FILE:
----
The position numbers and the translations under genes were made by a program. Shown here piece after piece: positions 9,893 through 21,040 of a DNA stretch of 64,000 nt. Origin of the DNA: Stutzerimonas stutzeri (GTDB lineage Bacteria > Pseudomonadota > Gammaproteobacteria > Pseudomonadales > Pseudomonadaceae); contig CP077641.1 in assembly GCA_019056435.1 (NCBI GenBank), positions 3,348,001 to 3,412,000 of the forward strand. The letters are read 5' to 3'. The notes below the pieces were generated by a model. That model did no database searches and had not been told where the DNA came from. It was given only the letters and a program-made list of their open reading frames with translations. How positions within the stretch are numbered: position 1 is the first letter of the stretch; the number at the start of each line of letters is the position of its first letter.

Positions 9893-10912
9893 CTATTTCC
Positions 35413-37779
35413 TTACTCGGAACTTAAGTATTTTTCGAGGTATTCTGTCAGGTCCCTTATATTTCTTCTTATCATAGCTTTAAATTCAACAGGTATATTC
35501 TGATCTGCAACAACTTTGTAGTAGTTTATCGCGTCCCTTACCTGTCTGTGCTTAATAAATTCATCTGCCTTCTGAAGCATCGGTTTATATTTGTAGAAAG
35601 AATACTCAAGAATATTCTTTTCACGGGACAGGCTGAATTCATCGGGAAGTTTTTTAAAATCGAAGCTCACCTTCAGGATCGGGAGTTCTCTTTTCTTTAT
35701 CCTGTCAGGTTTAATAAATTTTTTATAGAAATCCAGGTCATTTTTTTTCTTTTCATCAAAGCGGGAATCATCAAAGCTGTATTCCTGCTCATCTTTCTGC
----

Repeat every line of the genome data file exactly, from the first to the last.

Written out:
The position numbers and the translations under genes were made by a program. Shown here piece after piece: positions 9,893 through 21,040 of a DNA stretch of 64,000 nt. Origin of the DNA: Stutzerimonas stutzeri (GTDB lineage Bacteria > Pseudomonadota > Gammaproteobacteria > Pseudomonadales > Pseudomonadaceae); contig CP077641.1 in assembly GCA_019056435.1 (NCBI GenBank), positions 3,348,001 to 3,412,000 of the forward strand. The letters are read 5' to 3'. The notes below the pieces were generated by a model. That model did no database searches and had not been told where the DNA came from. It was given only the letters and a program-made list of their open reading frames with translations. How positions within the stretch are numbered: position 1 is the first letter of the stretch; the number at the start of each line of letters is the position of its first letter.

Positions 9893-10912
9893 CTATTTCC
Positions 35413-37779
35413 TTACTCGGAACTTAAGTATTTTTCGAGGTATTCTGTCAGGTCCCTTATATTTCTTCTTATCATAGCTTTAAATTCAACAGGTATATTC
35501 TGATCTGCAACAACTTTGTAGTAGTTTATCGCGTCCCTTACCTGTCTGTGCTTAATAAATTCATCTGCCTTCTGAAGCATCGGTTTATATTTGTAGAAAG
35601 AATACTCAAGAATATTCTTTTCACGGGACAGGCTGAATTCATCGGGAAGTTTTTTAAAATCGAAGCTCACCTTCAGGATCGGGAGTTCTCTTTTCTTTAT
35701 CCTGTCAGGTTTAATAAATTTTTTATAGAAATCCAGGTCATTTTTTTTCTTTTCATCAAAGCGGGAATCATCAAAGCTGTATTCCTGCTCATCTTTCTGC